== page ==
About the daring adventure of exploring rain forest canopy with a novel flying device-the Jungle Airship. Airship engineer Dr. Graham Dorrington embarks on a trip to the giant Kaieteur ...
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An alien narrates the story of his dying planet, his and his people's visits to Earth and Earth's man-made demise, while human astronauts attempt to find an alternate planet for surviving humans to live on.
German-American Dieter Dengler discusses his service as a U.S. naval pilot in the Viet Nam War. Dengler also revisits the sites of his capture and eventual escape from the hands of the Viet Cong, recreating many events for the camera.
Werner Herzog returns to the South American jungle with Juliane Koepcke, the German woman who was the sole survivor of a plane crash there in 1971. They find the remains of the plane and recreate her journey out of the jungle.
Juan Zaplana Ramirez
In the 1950s, an adolescent Werner Herzog was transfixed by a film performance of the young Klaus Kinski. Years later, they would share an apartment where, in an unabated, forty-eight-hour ... See full summary »
This film shows the disaster of the Kuwaitian oil fields in flames, with few interviews and no explanatory narration. Hell itself is presented in such beautiful sights and music that one has to be fascinated by it.
About the daring adventure of exploring rain forest canopy with a novel flying device-the Jungle Airship. Airship engineer Dr. Graham Dorrington embarks on a trip to the giant Kaieteur Falls in the heart of Guyana, hoping to fly his helium-filled invention above the tree-tops. But this logistic effort will not be without risk. Twelve years ago, a similar expedition into the unique habitat of the canopy ended in disaster when Dorrington's friend Dieter Plage fell to his death. With the expedition is Werner Herzog, setting out now with a new prototype of the airship into the Lost World of the pristine rain forest of this little explored area of the world, to record and tell this unique story.Written by
Marc Anthony Yhap:
Wow, I would like to use this craft to fly up to them, yeah. Even if it takes a whole year, months. I would love to have this craft to fly to them. Maybe land on the rooftop, give them a surprise. Yeah, it would be beautiful there, for me to be in the aircraft early in the morning. There is Marc Yhap at their doorstep saying, 'Hello, good morning.'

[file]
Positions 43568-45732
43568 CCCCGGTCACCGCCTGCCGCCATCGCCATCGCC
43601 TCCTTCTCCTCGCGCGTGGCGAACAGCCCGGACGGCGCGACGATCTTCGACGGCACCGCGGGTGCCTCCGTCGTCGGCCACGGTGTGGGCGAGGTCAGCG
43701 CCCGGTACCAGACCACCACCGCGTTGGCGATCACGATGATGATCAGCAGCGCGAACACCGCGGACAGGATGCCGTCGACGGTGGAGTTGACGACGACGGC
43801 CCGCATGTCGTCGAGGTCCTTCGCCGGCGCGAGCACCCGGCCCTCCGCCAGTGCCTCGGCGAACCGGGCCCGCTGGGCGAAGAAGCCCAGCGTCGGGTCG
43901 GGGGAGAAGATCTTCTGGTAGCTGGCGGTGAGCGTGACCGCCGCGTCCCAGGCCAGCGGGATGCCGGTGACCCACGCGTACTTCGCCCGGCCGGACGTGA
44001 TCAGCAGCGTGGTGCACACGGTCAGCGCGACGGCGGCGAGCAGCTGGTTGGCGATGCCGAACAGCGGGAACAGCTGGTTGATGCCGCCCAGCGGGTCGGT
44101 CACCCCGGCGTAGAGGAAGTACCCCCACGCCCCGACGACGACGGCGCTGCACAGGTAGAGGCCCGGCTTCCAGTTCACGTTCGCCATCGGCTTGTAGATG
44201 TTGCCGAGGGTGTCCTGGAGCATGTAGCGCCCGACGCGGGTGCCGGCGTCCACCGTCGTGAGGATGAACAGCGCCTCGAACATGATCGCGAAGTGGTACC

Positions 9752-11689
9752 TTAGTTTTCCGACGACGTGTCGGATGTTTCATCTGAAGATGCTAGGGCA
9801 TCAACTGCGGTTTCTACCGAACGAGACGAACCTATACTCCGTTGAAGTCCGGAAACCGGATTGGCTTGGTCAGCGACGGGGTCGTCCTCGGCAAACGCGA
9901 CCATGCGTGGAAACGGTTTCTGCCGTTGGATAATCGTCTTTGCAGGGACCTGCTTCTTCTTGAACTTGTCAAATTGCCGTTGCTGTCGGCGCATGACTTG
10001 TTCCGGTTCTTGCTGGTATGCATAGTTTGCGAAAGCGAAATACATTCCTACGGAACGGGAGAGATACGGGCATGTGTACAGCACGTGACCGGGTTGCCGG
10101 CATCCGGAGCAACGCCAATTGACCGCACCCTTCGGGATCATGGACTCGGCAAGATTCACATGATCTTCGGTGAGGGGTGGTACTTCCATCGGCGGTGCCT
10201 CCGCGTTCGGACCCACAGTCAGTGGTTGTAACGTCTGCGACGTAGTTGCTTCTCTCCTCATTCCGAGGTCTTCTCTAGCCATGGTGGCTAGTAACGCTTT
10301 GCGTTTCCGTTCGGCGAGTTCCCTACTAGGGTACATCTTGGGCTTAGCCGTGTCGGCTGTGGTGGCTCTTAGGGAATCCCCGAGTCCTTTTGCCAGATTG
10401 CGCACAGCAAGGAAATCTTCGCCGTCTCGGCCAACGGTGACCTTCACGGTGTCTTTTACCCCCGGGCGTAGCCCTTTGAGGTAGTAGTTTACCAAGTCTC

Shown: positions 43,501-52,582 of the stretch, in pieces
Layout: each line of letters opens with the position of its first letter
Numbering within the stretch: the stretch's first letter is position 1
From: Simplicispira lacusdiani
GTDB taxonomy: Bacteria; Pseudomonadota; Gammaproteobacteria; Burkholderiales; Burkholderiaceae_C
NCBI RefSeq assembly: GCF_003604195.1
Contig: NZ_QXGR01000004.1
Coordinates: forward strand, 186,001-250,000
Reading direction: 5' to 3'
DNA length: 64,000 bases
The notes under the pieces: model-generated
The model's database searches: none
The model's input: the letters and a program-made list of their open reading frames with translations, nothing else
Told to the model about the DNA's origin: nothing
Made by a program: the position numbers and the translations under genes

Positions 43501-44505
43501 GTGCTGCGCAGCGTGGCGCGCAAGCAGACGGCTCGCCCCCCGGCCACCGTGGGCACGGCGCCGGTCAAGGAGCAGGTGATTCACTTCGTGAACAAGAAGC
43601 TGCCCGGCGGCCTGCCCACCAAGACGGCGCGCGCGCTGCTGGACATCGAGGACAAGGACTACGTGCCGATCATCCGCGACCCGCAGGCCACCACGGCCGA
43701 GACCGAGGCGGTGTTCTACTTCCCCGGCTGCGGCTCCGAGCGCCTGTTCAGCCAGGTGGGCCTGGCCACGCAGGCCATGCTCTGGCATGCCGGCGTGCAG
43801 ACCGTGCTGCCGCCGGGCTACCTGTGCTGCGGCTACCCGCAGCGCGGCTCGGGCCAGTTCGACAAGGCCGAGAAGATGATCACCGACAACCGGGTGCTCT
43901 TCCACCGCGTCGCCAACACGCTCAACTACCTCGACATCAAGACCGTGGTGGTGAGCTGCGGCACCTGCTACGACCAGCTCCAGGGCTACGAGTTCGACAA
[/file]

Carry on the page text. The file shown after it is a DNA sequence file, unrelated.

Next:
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Herzog's films are often about rulebreakers, visionaries and daredevils, something which he has always been himself. Being a daredevil flirting with death makes one feel alive, which is no small thing, but being a daredevil flirting with something even larger than death, is ecstasy. In this film, Herzog, his film crew and a small band of scientists headed by aeronautical engineer Graham Dorrington, head off to a remote area of Guyana to fly a newfangled zeppelin just a toe's length above the treetops of the jungle. Dorrington has his legitimate reasons for the usefulness of his invention, as does Herzog in documenting what may be an important new discovery in science and technology. But both of these men, as well as us in the audience, see these men's laughably primitive jabs at besting nature shrunken by the grandeur of the nature surrounding them. From the fierce power of the waterfall where they are camped out, to the unfathomable grace and sheer numbers of the birds who dwell behind it, the plight of two little men in a motorized air balloon is almost comical. I say almost because a man died in such an attempt ten years earlier - a scene that is described in chillingly vivid detail by Dorrington. Also, there is a kind of nobility in man's stubborn desire to defy his relatively scrawny limitations against nature. Whether it's Fitzcarraldo dragging a steamship over a mountain, Herzog himself trying to make the steamship climb the mountain for his film, or Dr. Dorrington sailing the skies in a contraption that seems as fragile as a butterfly, the dream is everything. The dreams of Herzog's characters - be they real or fictional - are usually short-lived, but at least the dreams do come alive briefly. If I could sum up everything that is great in Herzog's films, it would be in one awesome scene in this film where Herzog shoots the upside-down reflection of the mighty waterfall in a falling drop of rain. This moment, this reflection, this drop of rain is as temporary as life, but in it is the entire universe in all of its beauty, majesty and fragility. If that's not ecstasy, I don't know what is!
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